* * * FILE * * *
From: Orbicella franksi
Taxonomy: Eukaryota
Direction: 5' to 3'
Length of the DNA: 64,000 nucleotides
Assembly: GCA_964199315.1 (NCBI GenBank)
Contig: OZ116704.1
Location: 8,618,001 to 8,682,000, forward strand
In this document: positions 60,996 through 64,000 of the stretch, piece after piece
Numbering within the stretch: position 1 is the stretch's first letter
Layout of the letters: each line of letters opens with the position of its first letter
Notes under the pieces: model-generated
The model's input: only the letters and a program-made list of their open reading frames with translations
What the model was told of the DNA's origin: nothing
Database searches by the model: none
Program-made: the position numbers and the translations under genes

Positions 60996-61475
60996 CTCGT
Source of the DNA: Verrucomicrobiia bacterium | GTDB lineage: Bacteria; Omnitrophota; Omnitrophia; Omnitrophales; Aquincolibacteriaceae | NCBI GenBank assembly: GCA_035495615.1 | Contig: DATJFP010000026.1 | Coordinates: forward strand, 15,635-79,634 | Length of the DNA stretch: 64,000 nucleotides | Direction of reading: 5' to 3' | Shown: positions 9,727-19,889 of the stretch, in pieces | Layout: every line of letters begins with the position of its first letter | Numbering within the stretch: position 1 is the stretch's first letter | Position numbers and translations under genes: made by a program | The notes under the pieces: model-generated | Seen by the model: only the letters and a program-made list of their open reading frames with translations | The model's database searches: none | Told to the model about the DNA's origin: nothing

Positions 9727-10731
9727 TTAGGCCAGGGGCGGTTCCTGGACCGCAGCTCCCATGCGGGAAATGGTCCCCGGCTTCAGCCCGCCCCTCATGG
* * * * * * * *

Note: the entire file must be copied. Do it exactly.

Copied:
From: Orbicella franksi
Taxonomy: Eukaryota
Direction: 5' to 3'
Length of the DNA: 64,000 nucleotides
Assembly: GCA_964199315.1 (NCBI GenBank)
Contig: OZ116704.1
Location: 8,618,001 to 8,682,000, forward strand
In this document: positions 60,996 through 64,000 of the stretch, piece after piece
Numbering within the stretch: position 1 is the stretch's first letter
Layout of the letters: each line of letters opens with the position of its first letter
Notes under the pieces: model-generated
The model's input: only the letters and a program-made list of their open reading frames with translations
What the model was told of the DNA's origin: nothing
Database searches by the model: none
Program-made: the position numbers and the translations under genes

Positions 60996-61475
60996 CTCGT
Source of the DNA: Verrucomicrobiia bacterium | GTDB lineage: Bacteria; Omnitrophota; Omnitrophia; Omnitrophales; Aquincolibacteriaceae | NCBI GenBank assembly: GCA_035495615.1 | Contig: DATJFP010000026.1 | Coordinates: forward strand, 15,635-79,634 | Length of the DNA stretch: 64,000 nucleotides | Direction of reading: 5' to 3' | Shown: positions 9,727-19,889 of the stretch, in pieces | Layout: every line of letters begins with the position of its first letter | Numbering within the stretch: position 1 is the stretch's first letter | Position numbers and translations under genes: made by a program | The notes under the pieces: model-generated | Seen by the model: only the letters and a program-made list of their open reading frames with translations | The model's database searches: none | Told to the model about the DNA's origin: nothing

Positions 9727-10731
9727 TTAGGCCAGGGGCGGTTCCTGGACCGCAGCTCCCATGCGGGAAATGGTCCCCGGCTTCAGCCCGCCCCTCATGG